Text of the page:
The Washington Post compiled information about the $4.1 million donated to Congress by the NRA since 1998, the year before the Columbine shooting. In that time, more than $500,000 has been donated to current Texas congressmen.

U.S. Rep. Pete Sessions, a Waco Republican, has received the most, collecting $51,650 in 19 years.

U.S. Sen. John Cornyn — who has introduced a bill to require federal and state authorities to report criminal history to a national background check system — has received $27,750.

U.S. Sen. Ted Cruz has received $11,900. U.S. Rep. Randy Weber has received the least among Texas Republicans in Congress — only $2,000 from the NRA since 2014.

No Texas Democrats have received any funding from the rifle association, according to the Post.


Texas Gov. Greg Abbott on the death of Rev. Billy Graham: “The Rev. Billy Graham left an indelible mark on America and the world. His passion to serve God and share His love touched countless Texans over the years.” ... Texas flags will be lowered to half-staff on the day of Graham’s burial. ... Former La Marque Mayor Geraldine Sam is polling at 2 percent (with a 4 percent margin of error) in her bid for the Republican nomination to the U.S. Senate, according to a new Texas Tribune/University of Texas poll. ... U.S. Sen. Ted Cruz is polling at 91 percent in that race. ... There were no reported candidates to file write-in bids for local office in Galveston County, meaning that Friday’s list of local council, mayoral and school district candidates is the final one that will appear on May ballots.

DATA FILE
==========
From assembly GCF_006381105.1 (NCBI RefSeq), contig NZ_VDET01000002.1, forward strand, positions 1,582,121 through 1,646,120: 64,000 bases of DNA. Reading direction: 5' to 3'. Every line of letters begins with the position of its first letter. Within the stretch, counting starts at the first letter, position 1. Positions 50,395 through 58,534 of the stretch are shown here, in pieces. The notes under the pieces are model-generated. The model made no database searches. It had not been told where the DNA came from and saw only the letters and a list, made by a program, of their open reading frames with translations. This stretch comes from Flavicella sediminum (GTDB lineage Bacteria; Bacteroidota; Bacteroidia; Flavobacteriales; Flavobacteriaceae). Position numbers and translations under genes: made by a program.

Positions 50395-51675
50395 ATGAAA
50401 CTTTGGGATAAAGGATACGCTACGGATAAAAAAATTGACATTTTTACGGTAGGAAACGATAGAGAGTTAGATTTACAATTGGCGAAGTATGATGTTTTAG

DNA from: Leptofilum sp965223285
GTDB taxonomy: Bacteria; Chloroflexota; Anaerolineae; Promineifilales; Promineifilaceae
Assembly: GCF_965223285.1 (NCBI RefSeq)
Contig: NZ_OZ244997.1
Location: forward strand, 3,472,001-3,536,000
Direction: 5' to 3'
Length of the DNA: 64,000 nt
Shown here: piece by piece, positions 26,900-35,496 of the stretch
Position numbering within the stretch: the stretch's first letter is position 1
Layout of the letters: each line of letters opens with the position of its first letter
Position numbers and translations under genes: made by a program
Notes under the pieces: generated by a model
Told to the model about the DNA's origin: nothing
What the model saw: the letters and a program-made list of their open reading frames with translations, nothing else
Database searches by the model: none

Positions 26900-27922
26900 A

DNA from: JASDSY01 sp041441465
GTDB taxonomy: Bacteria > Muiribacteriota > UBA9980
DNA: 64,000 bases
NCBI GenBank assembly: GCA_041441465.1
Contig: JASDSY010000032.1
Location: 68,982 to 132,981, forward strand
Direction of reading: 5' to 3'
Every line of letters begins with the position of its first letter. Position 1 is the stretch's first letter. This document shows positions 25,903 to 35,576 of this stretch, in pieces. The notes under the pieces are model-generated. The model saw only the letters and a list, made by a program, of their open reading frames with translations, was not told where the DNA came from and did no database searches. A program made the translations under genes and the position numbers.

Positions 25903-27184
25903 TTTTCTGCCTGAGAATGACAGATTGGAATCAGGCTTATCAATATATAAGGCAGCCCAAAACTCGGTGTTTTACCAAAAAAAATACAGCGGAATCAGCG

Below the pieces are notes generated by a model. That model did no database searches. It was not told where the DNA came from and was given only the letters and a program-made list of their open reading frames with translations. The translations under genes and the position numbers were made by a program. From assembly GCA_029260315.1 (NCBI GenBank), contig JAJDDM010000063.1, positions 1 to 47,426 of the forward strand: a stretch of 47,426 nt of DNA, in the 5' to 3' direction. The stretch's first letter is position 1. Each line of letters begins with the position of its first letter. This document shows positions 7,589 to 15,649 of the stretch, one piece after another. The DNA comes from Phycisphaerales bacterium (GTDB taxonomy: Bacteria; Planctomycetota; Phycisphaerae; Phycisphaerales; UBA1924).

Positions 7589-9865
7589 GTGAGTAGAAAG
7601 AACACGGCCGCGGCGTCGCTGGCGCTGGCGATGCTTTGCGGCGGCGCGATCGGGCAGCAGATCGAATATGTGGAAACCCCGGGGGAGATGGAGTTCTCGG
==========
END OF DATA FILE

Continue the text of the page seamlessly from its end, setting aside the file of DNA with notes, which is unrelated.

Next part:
John Wayne Ferguson: 409-683-5226; or on Twitter @johnwferguson.


(4) comments

Gary Miller

If $471 a year for each congress person makes the NRA a political powerhouse what about businesses that donate millions a year? The NRA't real clout comes from it's supporters. 5 million families =12 million voters are NRA members but 85 % of gun owners are NRA voters without being NRA members.

Ron Shelby

So what would cause a judge, who most expect would recuse themself from a case, to not say or do anything yet? Is there a benefit to letting the case just "hang" there for a while with nothing happening? Does it benefit one party in the case more than the other? Is a judge actually "taking a side" by doing that?

Gary Miller

An information leaked from a DNC meeting casts some light on why Democrats think some of their voters claim Voter ID keeps them from voting. The DNC believes most of them have Photo ID but are afraid to use their fake or stolen ID. Considering the kind of people Democrats pander too this seems to be a believable assumption.

Ron Shelby

I'd personally interpret that as a self-serving, disenfranchising, and foolish comment from the GOP side. FYI, in past elections, most Hispanic voters have been found to tend to vote republican. There has been very few, if any, instances of voter prosecution for a stolen ID (...and how many would you have to "steal" to really have an impact???...). In fact, the most recent case I can remember of an attempt to vote multiple times when ineligible was from a certain former Assistant Tax Assessor to our Current Tax Assessor/Collector Cheryl Johnson. He was prevented from voting multiple times and it was reported in the newspaper when he attempted to do it. Overall, your post is just foolish.